“And then I just thought, ‘Oh, for goodness sake, Kerry, this is ridiculous’. I had a moment of clarity and blocked him.”
But the scammer did not stop there – about two weeks later “Lewis” started messaging Kerry again – using different ways to contact her.
Eventually Kerry said to to him: “If you are real, call me” – and to her surprise she received a video call from him.
“It was a short call but it looked and sounded exactly like Lewis,” she said.
“I later learned that scammers can use AI to generate this kind of thing, but at the time, I thought it was real.
“After that it was just full on again, him telling me how much he loved me, how he can’t live without me, all the time.
“He told me that when he finishes his tour, we were going to go on a huge holiday together.
I had a moment of clarity and blocked himKerry Matthews
“He started talking about these investments where you got a huge return. He gave me his log in to an FX investments website.
“I looked at this website and it was so sophisticated. I could log into it using his username. I thought, ‘If I’m going to have this amazing holiday with Lewis Capaldi, I want to pay my own way and not just want to ride on his coattails’, so I invested about 3,000 Australian dollars.”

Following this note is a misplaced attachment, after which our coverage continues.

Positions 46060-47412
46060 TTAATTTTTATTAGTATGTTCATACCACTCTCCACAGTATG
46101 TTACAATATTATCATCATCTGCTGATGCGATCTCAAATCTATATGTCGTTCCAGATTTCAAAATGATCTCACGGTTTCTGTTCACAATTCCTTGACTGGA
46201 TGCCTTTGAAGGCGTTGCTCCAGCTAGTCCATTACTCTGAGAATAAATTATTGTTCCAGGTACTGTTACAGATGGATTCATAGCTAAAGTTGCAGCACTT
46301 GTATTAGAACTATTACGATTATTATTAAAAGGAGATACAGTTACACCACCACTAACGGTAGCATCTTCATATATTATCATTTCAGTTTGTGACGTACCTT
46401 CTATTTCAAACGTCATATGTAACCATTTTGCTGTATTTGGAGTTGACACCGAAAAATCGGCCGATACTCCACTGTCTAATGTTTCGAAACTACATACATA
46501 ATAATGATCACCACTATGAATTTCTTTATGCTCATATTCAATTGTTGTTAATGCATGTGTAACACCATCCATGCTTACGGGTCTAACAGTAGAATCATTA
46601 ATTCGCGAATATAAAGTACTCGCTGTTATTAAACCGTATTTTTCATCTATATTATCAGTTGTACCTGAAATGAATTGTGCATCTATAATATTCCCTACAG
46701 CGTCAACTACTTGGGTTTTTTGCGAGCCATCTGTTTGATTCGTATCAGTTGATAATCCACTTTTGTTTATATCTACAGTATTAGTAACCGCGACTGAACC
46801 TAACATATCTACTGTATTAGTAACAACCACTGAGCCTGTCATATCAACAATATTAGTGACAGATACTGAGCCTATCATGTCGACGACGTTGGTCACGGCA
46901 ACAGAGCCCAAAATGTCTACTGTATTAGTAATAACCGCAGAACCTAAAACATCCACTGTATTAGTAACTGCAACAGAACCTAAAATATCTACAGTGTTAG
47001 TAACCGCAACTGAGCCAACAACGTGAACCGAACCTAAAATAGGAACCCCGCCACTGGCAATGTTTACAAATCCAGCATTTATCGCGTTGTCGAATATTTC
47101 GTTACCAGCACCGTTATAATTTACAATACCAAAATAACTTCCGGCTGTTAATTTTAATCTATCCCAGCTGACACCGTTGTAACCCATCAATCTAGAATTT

The fake Lewis also asked Kerry for money to supposedly help his crew member’s sick child – and to get out of his “controlling” record contract.
“’Lewis told me how he was trapped in his recording contract and they weren’t allowing him access to his bank accounts and they were controlling who he spoke to.
“He even showed me his recording contract. He was in the States at the time and said he needed $5,000 to get to LA to get out of his contract.
“By this stage I had no money left. I suggested he should ask his parents – as real Lewis’s parents would do anything to help him – but he said no.
“I don’t like to think of how much money I actually lost. I won’t count it up because it’s too upsetting. I think it’s somewhere around $12,000 altogether.”
Kerry was seeing a therapist at the time and mentioned the relationship she believed she was having with Lewis.